Mr. Peck, whose roots are in the theatre, was 87 and lived in California. His recent forays on stage were with his live A Conversation With Gregory Peck, the show of film clips, reminiscences and questions-and-answers, as well as voiceover work in Broadway's Tony Award-winning Will Rogers Follies, for which he provided the God-like voice of Florenz Ziegfeld.
His international fame came with such films as "To Kill a Mockingbird," "Roman Holiday," "Gentleman's Agreement" and "Spellbound."
Veronique Passani Peck, his wife of almost 50 years, was with him when he died.
Reuters reported his death came days after the American Film Institute named his film role of idealistic Southern lawyer Atticus Finch in "To Kill a Mockingbird" as the greatest movie hero of all time. He won the 1963 Best Actor Academy Award for the role, drawn from the novel by Harper Lee.
Mr. Peck also co-founded La Jolla Playhouse in 1947, along with Dorothy McGuire and Mel Ferrer. He continued to be involved with La Jolla Playhouse and was, up until his death, honorary co-chair for La Jolla Playhouse's capital campaign. The California-born actor (born Eldred Gregory Peck) studied at the University of California, where he appeared in productions of Moby Dick (in 1956 he played Ahab in the film version of the Herman Melville novel) and Anna Christie.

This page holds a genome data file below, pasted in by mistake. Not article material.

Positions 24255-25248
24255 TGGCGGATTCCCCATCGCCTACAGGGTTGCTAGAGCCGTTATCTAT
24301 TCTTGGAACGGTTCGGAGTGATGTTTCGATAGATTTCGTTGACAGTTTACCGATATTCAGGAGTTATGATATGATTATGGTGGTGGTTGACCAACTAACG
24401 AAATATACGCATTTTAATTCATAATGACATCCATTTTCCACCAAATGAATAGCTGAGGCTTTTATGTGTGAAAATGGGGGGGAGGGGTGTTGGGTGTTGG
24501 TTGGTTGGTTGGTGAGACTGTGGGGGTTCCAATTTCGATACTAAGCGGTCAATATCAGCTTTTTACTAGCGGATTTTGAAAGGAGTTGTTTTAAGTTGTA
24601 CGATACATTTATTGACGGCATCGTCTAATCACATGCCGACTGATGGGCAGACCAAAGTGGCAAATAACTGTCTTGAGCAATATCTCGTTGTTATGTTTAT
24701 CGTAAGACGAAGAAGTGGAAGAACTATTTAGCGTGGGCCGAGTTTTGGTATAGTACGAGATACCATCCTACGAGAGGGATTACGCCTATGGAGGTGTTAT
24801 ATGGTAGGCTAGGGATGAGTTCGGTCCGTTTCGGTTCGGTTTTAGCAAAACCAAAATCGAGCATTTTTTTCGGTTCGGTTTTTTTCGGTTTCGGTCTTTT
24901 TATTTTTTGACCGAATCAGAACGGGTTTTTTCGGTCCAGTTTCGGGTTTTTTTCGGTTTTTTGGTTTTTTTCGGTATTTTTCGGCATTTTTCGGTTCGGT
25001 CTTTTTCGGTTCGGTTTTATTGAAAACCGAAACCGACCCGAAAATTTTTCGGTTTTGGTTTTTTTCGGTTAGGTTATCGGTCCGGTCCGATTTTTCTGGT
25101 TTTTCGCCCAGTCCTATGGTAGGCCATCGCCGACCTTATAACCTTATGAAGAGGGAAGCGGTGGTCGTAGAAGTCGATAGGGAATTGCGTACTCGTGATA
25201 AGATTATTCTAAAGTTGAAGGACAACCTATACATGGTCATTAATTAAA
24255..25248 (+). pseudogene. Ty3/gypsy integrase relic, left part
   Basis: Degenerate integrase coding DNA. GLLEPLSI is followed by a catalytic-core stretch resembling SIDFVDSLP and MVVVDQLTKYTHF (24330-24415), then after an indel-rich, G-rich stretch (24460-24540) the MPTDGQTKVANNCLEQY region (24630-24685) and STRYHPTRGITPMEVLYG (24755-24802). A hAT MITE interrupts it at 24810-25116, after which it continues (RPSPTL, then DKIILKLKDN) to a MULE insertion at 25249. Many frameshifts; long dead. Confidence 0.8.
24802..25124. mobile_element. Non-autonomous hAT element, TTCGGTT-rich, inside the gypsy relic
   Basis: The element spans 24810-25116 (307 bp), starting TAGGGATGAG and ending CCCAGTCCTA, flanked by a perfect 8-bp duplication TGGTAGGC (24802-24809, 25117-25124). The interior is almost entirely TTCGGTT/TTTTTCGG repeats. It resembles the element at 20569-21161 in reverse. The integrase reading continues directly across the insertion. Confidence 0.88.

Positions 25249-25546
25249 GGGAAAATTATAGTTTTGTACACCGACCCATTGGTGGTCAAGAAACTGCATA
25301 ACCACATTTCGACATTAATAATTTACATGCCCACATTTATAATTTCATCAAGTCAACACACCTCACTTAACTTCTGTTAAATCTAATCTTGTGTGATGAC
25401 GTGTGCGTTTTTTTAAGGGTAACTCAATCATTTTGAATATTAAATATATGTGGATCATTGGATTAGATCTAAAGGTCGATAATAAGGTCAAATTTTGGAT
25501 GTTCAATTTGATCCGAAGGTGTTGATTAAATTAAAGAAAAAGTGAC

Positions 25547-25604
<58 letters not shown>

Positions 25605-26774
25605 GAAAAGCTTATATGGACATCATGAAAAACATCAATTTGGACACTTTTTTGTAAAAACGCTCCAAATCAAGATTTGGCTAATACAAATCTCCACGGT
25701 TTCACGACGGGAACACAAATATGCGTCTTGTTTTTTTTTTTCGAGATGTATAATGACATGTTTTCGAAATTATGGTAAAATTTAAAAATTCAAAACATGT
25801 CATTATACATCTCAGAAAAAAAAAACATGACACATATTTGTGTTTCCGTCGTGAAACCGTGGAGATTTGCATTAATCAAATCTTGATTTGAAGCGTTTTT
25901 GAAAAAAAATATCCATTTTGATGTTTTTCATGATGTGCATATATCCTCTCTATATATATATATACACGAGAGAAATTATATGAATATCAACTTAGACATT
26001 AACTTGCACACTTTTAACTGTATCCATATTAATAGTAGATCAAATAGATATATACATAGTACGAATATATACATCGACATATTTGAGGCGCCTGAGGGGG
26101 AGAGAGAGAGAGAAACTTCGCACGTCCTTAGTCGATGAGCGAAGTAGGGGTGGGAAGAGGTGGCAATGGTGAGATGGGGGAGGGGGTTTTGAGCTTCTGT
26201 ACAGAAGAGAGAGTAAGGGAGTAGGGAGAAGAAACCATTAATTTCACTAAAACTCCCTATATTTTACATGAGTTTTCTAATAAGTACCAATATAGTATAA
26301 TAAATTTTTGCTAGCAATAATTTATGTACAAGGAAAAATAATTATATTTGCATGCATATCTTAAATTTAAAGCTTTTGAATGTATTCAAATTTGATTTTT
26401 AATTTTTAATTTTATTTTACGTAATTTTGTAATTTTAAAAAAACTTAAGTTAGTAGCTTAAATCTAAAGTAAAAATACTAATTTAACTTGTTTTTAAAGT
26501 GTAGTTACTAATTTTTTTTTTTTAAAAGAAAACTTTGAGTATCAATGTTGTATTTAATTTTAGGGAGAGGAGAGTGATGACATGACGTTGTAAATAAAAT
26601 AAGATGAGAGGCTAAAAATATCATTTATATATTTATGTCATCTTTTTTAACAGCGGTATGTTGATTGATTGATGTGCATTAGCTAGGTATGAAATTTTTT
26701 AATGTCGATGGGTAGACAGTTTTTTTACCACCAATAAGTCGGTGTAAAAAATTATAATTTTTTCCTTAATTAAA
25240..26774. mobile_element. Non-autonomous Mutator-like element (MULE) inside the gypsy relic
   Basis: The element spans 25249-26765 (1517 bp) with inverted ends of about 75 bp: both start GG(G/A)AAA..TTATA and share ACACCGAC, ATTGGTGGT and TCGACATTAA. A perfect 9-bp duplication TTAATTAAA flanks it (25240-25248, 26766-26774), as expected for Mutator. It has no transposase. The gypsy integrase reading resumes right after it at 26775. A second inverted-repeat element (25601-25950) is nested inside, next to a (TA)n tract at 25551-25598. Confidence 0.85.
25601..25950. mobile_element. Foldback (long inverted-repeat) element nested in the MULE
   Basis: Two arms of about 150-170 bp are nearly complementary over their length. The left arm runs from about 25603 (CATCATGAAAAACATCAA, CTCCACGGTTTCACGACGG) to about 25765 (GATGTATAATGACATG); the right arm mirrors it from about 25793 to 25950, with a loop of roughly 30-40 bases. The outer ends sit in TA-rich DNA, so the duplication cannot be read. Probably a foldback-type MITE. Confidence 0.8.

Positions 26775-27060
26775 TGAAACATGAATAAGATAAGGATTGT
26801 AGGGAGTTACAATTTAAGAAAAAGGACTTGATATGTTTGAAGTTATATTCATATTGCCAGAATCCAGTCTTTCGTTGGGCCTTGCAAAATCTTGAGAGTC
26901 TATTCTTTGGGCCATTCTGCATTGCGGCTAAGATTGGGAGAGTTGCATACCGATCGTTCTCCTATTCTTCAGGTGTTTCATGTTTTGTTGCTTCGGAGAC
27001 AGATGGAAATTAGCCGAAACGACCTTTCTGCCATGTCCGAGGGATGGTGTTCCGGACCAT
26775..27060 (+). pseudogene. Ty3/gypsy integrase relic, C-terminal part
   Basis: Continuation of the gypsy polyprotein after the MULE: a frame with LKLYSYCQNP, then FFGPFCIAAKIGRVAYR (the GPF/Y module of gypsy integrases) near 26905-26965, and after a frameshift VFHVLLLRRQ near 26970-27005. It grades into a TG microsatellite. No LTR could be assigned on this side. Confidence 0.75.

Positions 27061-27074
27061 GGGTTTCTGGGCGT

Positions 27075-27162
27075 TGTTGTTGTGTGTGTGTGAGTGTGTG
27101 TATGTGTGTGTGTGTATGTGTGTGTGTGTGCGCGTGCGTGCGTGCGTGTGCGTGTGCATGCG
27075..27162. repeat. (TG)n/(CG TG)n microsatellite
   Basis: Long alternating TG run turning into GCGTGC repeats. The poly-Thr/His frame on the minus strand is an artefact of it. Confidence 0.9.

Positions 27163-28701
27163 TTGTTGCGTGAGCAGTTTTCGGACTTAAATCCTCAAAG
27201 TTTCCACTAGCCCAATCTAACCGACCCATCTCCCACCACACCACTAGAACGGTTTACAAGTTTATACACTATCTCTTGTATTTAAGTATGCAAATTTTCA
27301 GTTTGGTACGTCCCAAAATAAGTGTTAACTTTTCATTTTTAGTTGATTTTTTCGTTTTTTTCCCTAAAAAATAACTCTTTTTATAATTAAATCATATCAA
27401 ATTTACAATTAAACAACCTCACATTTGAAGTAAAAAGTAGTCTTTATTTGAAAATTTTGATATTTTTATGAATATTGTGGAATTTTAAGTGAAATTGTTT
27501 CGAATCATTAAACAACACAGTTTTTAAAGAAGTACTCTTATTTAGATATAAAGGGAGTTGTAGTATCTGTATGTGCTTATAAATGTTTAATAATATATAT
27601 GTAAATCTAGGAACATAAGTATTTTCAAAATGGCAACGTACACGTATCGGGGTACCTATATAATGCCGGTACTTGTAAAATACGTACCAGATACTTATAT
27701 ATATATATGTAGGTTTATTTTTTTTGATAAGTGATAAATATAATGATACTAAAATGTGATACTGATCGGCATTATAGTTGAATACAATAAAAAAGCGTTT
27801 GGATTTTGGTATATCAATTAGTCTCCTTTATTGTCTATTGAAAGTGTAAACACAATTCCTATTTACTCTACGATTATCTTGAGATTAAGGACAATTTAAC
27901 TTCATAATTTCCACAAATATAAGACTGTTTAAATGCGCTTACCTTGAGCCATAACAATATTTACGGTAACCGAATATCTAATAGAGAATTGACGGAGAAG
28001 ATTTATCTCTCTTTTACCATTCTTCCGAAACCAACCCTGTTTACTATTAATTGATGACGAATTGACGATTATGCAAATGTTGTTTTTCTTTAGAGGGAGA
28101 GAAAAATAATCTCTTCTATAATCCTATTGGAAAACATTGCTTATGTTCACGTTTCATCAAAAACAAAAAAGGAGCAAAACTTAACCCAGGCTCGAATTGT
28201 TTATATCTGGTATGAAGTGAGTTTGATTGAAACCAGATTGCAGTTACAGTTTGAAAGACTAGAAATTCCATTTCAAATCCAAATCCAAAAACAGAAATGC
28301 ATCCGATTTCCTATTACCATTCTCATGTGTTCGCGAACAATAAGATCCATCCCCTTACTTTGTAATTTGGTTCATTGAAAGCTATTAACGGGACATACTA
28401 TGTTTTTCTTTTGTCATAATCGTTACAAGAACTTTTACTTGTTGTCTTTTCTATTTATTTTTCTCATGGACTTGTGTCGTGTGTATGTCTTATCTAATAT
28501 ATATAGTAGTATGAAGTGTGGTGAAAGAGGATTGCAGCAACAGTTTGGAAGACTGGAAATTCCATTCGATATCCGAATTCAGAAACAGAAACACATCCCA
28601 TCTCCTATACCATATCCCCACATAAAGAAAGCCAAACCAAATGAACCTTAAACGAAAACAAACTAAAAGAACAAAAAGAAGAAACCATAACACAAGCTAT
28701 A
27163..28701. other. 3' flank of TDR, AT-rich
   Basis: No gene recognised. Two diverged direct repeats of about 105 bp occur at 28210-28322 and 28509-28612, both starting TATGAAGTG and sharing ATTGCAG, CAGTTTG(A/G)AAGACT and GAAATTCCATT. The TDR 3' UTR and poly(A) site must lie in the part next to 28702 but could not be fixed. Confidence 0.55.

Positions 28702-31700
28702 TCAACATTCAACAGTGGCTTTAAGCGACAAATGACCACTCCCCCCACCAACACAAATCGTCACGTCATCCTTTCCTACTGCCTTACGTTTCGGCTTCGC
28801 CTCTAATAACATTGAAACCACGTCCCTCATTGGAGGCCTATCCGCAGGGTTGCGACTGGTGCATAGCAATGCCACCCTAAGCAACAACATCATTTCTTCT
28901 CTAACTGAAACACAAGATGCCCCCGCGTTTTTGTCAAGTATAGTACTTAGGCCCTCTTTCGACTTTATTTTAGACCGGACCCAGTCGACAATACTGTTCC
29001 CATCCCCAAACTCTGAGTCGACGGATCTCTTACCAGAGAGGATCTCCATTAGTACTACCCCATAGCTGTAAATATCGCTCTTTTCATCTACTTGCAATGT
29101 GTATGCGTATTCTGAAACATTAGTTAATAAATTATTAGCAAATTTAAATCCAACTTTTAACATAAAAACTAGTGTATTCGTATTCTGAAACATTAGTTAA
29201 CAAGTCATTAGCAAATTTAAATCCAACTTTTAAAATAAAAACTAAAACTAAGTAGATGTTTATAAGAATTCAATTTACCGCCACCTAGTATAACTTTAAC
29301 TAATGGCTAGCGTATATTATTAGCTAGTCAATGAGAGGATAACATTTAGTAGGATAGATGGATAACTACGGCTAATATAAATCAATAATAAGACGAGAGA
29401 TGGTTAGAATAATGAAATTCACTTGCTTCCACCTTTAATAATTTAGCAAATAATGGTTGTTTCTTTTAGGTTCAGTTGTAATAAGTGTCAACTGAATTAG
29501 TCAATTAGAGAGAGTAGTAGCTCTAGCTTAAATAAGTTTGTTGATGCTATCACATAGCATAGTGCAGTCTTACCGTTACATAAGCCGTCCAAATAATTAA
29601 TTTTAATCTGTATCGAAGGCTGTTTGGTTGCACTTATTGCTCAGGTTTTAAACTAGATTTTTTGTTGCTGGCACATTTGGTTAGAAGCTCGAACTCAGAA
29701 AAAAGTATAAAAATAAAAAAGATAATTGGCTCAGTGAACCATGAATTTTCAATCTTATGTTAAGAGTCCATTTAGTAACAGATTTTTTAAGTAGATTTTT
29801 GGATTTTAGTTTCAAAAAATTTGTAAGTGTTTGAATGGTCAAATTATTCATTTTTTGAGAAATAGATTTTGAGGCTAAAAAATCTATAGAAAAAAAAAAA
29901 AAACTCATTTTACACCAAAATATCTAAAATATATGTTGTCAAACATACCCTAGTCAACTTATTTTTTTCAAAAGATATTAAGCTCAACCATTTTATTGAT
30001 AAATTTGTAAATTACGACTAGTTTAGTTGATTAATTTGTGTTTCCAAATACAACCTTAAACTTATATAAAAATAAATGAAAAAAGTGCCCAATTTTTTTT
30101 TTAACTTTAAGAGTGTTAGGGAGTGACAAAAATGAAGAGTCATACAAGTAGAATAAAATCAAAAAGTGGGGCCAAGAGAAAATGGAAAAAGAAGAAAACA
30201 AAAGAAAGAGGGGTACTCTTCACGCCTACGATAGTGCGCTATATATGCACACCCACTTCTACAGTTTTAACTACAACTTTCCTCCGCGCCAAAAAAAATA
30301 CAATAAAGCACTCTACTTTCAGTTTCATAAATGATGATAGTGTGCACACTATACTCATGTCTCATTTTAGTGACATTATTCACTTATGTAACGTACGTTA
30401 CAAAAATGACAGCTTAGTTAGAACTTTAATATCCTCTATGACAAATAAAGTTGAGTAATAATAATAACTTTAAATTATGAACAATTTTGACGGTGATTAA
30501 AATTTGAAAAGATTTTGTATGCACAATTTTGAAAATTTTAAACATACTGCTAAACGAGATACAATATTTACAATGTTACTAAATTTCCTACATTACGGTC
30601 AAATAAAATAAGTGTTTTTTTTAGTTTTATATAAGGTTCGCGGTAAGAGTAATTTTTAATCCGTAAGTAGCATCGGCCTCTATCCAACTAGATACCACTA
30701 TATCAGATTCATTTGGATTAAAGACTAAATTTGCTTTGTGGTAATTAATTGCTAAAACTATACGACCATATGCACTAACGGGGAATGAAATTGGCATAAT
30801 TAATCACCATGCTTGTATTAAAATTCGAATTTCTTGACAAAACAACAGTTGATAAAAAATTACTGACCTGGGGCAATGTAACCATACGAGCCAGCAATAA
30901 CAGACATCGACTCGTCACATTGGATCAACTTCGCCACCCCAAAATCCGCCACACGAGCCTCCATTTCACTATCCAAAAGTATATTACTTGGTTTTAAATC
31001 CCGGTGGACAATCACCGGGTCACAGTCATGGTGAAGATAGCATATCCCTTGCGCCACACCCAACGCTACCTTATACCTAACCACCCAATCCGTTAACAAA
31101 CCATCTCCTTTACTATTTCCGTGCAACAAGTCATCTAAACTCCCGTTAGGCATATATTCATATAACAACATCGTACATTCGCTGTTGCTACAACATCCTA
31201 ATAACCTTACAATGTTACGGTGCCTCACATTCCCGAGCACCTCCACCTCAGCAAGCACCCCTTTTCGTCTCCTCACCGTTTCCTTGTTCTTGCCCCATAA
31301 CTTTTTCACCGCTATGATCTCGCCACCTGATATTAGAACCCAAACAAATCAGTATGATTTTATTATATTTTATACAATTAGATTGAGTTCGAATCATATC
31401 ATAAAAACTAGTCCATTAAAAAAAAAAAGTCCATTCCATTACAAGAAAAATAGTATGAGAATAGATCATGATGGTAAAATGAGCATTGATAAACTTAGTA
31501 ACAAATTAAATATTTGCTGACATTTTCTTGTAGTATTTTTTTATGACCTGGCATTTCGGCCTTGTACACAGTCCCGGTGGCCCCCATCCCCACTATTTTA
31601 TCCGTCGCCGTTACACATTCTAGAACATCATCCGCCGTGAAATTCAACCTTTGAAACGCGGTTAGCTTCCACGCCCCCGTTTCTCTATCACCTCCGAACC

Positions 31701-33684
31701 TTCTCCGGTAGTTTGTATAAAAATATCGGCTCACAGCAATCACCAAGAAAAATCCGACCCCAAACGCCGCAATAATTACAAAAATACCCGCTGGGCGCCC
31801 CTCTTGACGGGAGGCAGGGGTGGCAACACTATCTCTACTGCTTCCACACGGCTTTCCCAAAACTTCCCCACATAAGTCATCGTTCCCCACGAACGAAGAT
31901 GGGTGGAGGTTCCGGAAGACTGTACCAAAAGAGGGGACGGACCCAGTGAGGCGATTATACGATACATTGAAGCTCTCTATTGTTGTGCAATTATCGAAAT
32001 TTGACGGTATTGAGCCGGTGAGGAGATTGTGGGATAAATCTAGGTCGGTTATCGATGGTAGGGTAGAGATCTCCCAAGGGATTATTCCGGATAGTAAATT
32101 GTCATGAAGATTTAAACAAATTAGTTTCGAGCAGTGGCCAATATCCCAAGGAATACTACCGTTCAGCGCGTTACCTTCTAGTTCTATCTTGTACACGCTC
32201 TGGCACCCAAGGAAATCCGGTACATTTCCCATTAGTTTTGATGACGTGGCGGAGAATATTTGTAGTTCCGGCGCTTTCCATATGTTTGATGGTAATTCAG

Before leaping to Hollywood, he made his Broadway debut as Cliff in Morning Star, and appeared in Broadway's Sons and Soldiers and The Willow and I. He also toured in plays (The Doctor's Dilemma, among others) and appeared in stock, at such venues as the Cape Playhouse in Dennis, MA. The actor also made early-career appearances regionally at venues such as the Barter Theatre in Virginia.
Mr. Peck made his final appearance in his popular, touring reminiscence show, A Conversation With Gregory Peck, Feb. 20, 2000, at the Elsinore Theater in Salem, OR. The then-83-year-old actor reportedly moved slowly and walked with a cane during his last show.
"This is the end of my first farewell tour," Peck reportedly joked, adding that he was done with major films roles but was free for "a smashing cameo."
Peck acted at Virginia's Barter in 1940, appearing in five plays including Family Portrait and On Earth as It Is. Two years later, he made his Broadway debut in Morning Star. His first Hollywood picture was 1944's "Days of Glory."
Peck had more than 70 performances of his Conversation show under his belt.